By STEVEN NALLEY
For the Hubble Space Telescope, Voyager, John Glenn, Apollo 11 and Challenger, there is an equal balance: Yuri Gagarin, Sputnik 1, Sergey Korolyov, K.E. Tsiolkovskii, Vostok 1, Lunokhod 1, Salyut 1, Mir — their Russian counterparts.
Many Americans are significantly more familiar with one side of the Cold War space race than the other, and James Andrews wants to change that.
On Thursday at 5 p.m., Andrews will present “Red Cosmos: Space Exploration, Mythology, and Soviet Popular Culture, 1917-1964” at McCain Hall at Mississippi State University.
Andrews, the director of the Iowa State University Center for Excellence in the Arts and Humanities, has written two books on the Russian space program: “Red Cosmos: K.E. Tsiolkovskii, Grandfather of Soviet Rocketry” and “Science for the Masses: The Bolshevik State, Public Science, and the Popular Imagination in Soviet Russia.” His third book on the subject, “Into the Cosmos: Space Exploration and Soviet Culture,” is due out next week.
Ten years ago, Andrews said, he developed an interest in the history of Russian space exploration during research for another book on the popularization of science in Russia. He discovered how popular flight and space exploration were in Russian press, film and theatre, he said, and this popularity goes back farther than many Americans know.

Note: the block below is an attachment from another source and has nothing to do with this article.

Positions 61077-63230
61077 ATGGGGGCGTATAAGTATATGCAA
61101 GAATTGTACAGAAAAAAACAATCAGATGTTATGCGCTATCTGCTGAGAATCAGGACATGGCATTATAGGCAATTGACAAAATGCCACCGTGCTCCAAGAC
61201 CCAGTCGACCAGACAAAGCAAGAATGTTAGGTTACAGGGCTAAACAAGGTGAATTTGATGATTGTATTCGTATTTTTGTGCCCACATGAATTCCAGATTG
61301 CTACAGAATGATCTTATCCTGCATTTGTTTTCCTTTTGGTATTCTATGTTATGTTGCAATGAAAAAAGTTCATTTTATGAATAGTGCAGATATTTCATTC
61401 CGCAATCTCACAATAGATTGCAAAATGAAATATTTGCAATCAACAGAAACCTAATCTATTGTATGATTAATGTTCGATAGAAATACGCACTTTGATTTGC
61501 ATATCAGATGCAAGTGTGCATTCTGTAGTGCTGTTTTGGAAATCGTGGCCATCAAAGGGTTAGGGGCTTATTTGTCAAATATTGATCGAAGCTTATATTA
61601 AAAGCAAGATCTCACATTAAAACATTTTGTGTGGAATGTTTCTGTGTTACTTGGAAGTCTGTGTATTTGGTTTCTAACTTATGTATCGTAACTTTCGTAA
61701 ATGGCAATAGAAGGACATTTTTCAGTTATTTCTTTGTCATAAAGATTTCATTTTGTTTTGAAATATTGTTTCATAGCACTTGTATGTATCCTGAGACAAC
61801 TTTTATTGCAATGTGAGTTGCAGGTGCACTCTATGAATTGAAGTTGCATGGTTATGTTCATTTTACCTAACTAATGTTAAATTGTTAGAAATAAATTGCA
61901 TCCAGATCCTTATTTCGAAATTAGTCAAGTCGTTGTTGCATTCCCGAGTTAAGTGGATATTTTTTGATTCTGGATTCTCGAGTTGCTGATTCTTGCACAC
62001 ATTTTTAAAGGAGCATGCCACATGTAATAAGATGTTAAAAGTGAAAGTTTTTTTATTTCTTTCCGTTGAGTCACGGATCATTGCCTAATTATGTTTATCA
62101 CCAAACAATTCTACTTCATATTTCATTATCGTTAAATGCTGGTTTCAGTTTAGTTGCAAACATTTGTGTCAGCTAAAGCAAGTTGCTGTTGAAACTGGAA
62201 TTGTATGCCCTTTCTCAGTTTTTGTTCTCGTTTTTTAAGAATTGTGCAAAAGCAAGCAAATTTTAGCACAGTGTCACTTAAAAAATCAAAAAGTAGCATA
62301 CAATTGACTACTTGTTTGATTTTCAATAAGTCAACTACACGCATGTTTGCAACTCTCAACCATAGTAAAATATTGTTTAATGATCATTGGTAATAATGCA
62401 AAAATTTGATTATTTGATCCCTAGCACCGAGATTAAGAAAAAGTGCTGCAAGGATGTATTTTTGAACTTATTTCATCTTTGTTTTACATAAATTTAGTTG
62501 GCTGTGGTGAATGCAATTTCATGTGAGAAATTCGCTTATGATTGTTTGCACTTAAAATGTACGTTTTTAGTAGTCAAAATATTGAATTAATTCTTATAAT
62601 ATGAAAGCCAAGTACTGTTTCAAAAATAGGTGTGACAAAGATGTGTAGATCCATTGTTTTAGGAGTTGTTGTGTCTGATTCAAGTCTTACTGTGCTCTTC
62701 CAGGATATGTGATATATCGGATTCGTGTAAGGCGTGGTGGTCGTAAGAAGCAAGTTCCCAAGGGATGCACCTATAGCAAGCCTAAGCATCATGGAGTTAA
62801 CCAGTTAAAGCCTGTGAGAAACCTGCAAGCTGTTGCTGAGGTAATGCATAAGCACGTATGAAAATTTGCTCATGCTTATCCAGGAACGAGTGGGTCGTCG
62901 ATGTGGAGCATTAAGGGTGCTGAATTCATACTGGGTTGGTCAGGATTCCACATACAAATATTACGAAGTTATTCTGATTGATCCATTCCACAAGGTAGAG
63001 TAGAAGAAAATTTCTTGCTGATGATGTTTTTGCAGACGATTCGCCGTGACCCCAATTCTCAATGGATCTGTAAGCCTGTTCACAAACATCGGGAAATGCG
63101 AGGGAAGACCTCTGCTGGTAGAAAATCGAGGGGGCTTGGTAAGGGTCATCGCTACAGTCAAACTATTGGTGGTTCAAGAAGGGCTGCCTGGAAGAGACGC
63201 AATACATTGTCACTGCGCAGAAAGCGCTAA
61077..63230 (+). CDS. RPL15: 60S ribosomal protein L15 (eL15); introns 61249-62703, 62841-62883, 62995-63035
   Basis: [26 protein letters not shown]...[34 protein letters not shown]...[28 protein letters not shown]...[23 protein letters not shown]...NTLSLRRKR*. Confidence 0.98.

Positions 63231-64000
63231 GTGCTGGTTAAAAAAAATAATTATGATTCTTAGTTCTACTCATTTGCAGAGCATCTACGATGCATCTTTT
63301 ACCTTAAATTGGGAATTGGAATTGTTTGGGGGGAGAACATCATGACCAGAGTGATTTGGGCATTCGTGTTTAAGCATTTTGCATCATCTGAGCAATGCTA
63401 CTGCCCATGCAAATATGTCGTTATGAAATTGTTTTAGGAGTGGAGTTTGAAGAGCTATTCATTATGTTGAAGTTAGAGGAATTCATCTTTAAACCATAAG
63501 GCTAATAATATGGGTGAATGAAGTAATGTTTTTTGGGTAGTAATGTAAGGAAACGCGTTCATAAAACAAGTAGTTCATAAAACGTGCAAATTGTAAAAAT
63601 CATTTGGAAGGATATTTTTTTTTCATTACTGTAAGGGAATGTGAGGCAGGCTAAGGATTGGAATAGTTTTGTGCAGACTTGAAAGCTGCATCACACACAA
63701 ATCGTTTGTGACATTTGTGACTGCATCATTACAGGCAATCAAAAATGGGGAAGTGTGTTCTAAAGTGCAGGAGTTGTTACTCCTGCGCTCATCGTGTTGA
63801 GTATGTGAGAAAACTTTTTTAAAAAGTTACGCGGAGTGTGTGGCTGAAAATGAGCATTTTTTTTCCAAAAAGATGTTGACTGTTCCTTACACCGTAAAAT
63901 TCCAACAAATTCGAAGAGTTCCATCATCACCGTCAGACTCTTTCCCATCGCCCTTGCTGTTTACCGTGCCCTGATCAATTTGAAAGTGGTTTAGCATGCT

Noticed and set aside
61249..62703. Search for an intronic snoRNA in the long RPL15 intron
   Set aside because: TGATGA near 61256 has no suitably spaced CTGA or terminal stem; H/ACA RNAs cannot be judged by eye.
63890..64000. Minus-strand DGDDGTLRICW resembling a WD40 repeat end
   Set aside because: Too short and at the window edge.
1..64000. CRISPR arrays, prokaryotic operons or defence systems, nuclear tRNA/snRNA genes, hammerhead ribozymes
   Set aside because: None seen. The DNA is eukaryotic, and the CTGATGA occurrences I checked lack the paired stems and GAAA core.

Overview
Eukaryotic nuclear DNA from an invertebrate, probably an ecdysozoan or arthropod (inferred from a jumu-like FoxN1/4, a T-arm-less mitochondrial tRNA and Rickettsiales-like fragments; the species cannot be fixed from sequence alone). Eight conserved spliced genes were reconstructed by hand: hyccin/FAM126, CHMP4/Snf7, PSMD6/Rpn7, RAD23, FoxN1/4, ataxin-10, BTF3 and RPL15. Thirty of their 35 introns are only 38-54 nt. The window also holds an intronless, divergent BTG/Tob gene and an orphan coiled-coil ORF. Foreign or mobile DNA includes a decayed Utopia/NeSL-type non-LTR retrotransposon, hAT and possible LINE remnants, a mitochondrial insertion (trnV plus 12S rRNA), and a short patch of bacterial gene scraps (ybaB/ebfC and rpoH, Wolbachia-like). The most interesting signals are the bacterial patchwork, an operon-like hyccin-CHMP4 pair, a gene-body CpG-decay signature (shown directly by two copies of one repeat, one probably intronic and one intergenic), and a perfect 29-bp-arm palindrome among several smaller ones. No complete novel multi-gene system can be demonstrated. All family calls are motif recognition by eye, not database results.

“I will present a long history over the course of the 20th century that provides, I hope, another perspective on the Russian space program — the relationship it has with popular culture,” Andrews said. “I will try to argue throughout this broad, public lecture that air and space flight were deeply embedded in the Russian cultural fabric going back to the pre-1917 era, thus focusing less on the more widely known technical achievements and more on the relationship between politics, culture, media and public engagement.”
Andrews said he grew up in the 1960s watching the space race develop between the U.S. and the Soviet Union, like many Americans of his generation. As great as Americans’ nostalgia for the space race is, he said, Russia’s nostalgia may be greater.
“With the 50th anniversary of Yuri Gagarin’s 1961 circumnavigation of the globe, I have seen the Russian state and press more interested in looking backward at that time and reflecting on its long history of technical ingenuity in this arena as well as thinking about new public programs,” Andrews said. “The Russians today, maybe more than Americans, have been supporting programs such as science olympiads and inventor competitions for children, and are holding a series of programs in schools titled ‘Space is for Humanity,’ which are generously supported by the Russian government to spread awareness of space exploration.”
The co-sponsors for Andrews’ visit to MSU are the Bagley College of Engineering, the Office of the Vice President for Research and Economic Development, and the MSU history department. Alan Marcus, head of the history department, said he has known Andrews for 15 years and wants to expose faculty and students interested in the history of science and space flight to Andrews’ work.
“Andrews, as an American, brings a certain understanding to the space race, but as an historian of Soviet science, he has pored through the records in the (former) Soviet Union and thus has developed a fine knowledge of Soviet politics and scientific endeavors,” Marcus said. Andrews said he is looking forward to his first visit to MSU.
“I am very pleased to visit MSU,” he said, “especially since it has very strong academic programs in the history of science and technology and engineering sciences.”